MF: Uplifts and entertains the audience.

DD: Can you go to a concert and just be a fan or are you always working in some capacity?

MF: Depends on what the music is. It’s easy to go to a symphony concert and relax and enjoy the power and energy of the music. If I hear someone singing songs, I sing. There will be estimations of how the songs are sung or how the lyrics are performed. It starts to feel like work. The analytical part doesn’t shut down.

DD: Is someone with your talent born or taught?

MF: It’s a combination. I was definitely born with a musical aptitude. I was playing piano by ear at the age of 5. I believe in reincarnation. I came into this life with the memory. The soul memory is from other experiences where I had musical ability. Education can unlock something buried.

DD: Have you ever done a session to find out who you were in your past life?

MF: I did that once with a therapist to release emotional trauma that might have been carried forward. I was past life regression. It was very powerful. It felt oddly natural. Felt like I was watching a movie. It was resonant and fascinating and gave me a sense of calm.

DD: When did your Center Theatre Group residency begin and what is your relationship with the Center Theatre Group?

MF: It started late last year. The first program was a Christmas program. I have a beautiful history with CTG. For almost 20 years, I hosted their annual fundraising gala at the Taper — in tribute to different songwriters. I’ve always admired CTG for their innovation in what they brought to L.A. How they’ve always pushed the envelope and created new works. They found the perfect balance to giving people what they want.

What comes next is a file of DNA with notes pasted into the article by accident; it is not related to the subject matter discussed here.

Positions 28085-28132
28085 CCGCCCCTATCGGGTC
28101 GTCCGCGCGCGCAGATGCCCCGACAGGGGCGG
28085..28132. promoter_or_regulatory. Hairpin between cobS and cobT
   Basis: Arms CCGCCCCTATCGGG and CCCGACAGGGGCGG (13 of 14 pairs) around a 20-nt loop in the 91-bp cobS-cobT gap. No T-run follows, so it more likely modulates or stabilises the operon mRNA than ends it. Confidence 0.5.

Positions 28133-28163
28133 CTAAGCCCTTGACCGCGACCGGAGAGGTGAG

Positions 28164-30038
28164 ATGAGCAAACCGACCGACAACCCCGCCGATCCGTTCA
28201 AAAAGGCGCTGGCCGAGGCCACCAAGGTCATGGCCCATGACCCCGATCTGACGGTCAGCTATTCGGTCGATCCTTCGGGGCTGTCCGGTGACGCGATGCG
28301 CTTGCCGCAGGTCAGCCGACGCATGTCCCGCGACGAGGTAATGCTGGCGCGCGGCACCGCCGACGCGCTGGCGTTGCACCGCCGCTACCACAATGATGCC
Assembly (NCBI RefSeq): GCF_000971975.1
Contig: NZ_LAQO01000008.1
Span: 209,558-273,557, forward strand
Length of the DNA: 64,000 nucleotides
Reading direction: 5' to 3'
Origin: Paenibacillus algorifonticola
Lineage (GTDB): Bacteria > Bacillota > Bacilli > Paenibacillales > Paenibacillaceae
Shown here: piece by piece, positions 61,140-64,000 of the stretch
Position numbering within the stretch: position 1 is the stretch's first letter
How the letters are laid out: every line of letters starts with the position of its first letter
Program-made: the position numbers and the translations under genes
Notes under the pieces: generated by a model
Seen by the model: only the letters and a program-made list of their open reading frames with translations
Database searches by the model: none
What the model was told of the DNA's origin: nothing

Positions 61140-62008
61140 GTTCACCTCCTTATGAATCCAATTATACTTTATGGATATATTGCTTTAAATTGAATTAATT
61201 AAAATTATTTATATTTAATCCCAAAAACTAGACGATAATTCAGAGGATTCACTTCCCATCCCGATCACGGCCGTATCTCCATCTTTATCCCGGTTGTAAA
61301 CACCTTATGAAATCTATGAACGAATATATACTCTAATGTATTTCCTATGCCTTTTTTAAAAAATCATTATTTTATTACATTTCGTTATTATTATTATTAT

DD: Why is this called “Music for Lovers and Strangers?”

MF: We always meet as strangers. Then we learn about each other’s lives and become closer and sometimes become lovers. Love is an evolution.

DD: You are writing a love letter to the Mark Taper Forum with a Valentine-theme. What do you have to say to the Taper?

MF: It’s a thank you for the opportunity to play in the Taper. It’s a perfect place to make music. It has an intimacy and connection. Every seat is great.

DD: Do you love love?

MF: Yes. I always look for love in every corner. I find it constantly. Love is a force of the universe. You can find love in a flower, art, a smile, holding an animal.

DD: Talk about what the audience will hear.

MF: A loving and thoughtfully curated collection of songs to celebrate the many permutations of romance and love.

DD: What song automatically gets you in the mood, and why?

MF: They all do.

DD: What is the Great American Songbook and who decides what goes into the Great American Songbook?

MF: I don’t decide. It’s a collection of music and songs that have endured because people have kept them popular. The songs transcend the time they’re written. It has universal appeal.

DD: You co-wrote the CD “We Dreamed These Days” with Maya Angelou.

MF: She was a close friend. I met her through a mutual friend. I used to visit and stay with her and have Thanksgiving and Christmas. We just connected. She was among many things, a fan of music. She loved the standards.

DD: What does music do for you?

MF: It reminds me of the divine. It connects me to the divine as I hope it does to the listener when I’m performing. It reminds me there is more to the world than three dimensions.

Michael Feinstein performs in “Music for Lovers and Strangers” at 8 p.m. Feb. 17 at the Mark Taper Forum at The Music Center, 135 N. Grand Ave., 213 972- 4400.

Darlene Donloe is a freelance reporter for Wave Newspapers who covers South Los Angeles. She can be reached at ddonloe@gmail.com.